## Working with Linked Queues and Deques

This homework provides plenty of practice working with mutable data structures. All of the necessary instructions are found in the homework files. Make sure that you read up to Chapter 16 of the lecture notes before beginning this assignment. There is also an FAQ document for this homework available.

## Point Distribution

The breakdown of points in this assignment is as follows:

• Finger Exercises (imp.ml): 15 points
• Queues (q.ml): 25 points
• Deques (deque.ml): 45 points
• Graphs (graph.ml): 0 points, many kudos
• Use of invariants, style, and test case points (manually assigned by TAs): 15 points
You have three "free" attempts, each additional on-time submission will cost you 5 points.

## A Note on Equality

OCaml has a nifty thing about equality that you will see in your homework. What's that, you ask?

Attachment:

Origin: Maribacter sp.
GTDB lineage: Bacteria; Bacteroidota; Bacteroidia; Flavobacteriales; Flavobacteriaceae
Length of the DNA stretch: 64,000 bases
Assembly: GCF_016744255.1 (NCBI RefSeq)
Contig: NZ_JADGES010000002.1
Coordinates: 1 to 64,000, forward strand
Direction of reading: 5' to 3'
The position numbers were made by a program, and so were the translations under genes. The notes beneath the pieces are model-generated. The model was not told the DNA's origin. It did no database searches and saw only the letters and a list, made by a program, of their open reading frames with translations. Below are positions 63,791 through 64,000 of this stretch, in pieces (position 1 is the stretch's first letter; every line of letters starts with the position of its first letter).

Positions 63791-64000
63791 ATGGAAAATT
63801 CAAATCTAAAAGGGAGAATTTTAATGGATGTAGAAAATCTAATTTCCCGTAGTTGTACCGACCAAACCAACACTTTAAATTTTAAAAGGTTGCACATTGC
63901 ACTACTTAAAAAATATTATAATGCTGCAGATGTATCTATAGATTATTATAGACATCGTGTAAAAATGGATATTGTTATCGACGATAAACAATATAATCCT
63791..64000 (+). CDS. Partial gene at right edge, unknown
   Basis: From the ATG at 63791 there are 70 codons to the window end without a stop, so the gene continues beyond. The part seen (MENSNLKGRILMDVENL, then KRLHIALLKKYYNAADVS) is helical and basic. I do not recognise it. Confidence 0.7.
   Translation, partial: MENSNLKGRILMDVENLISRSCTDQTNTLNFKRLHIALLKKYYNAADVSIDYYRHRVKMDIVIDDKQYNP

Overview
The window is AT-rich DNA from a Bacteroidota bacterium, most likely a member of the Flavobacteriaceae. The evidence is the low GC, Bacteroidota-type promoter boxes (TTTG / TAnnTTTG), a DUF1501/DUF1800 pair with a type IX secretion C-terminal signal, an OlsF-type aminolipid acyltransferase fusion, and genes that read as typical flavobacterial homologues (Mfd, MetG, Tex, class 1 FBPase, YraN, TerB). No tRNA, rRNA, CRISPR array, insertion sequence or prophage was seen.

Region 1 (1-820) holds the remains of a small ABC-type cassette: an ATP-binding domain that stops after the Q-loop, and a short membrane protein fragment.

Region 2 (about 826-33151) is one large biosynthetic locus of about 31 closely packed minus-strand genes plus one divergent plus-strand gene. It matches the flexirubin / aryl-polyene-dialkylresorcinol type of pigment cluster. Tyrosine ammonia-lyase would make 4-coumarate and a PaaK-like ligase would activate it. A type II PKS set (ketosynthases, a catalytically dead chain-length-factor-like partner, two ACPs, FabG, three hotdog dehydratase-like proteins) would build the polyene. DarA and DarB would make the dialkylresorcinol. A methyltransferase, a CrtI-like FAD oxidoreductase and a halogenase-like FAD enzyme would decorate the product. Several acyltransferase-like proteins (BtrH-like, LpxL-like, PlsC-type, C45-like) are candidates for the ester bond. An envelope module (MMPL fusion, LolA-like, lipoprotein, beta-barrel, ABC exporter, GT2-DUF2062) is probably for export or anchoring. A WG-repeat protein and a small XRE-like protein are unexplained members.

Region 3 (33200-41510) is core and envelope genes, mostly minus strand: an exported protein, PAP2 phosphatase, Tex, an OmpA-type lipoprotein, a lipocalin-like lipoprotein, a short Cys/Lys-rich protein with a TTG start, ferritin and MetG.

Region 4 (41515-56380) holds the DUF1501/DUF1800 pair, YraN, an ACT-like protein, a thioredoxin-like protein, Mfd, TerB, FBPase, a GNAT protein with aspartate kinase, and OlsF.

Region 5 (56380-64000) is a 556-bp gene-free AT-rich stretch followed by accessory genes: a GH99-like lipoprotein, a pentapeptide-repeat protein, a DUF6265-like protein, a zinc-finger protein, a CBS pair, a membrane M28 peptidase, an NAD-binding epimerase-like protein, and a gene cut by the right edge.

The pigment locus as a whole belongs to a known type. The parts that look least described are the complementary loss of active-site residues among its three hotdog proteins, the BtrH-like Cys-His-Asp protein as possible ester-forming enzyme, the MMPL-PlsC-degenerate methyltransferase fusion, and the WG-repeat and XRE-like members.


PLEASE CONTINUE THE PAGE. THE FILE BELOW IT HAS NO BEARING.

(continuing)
• = and == are NOT the same
= denotes STRUCTURAL equality while == denotes REFERENTIAL equality.
Structural v. Referential?
Structural means that two things have the same contents and the same shape.
Referential means that two variables (i.e. a and b) both point to the same memory location. To understand this, you may want to draw an ASM.

• You should NOT check for referential equality between options
OCaml's compiler will be kind and will say that "None"s are equivalent, but this is NOT the case with Some.
Without going into the details, Some n == Some n will return true or false haphazardly, even if "n"s in question are the SAME EXACT THING.
If you want to find out why, feel free to ask one of us.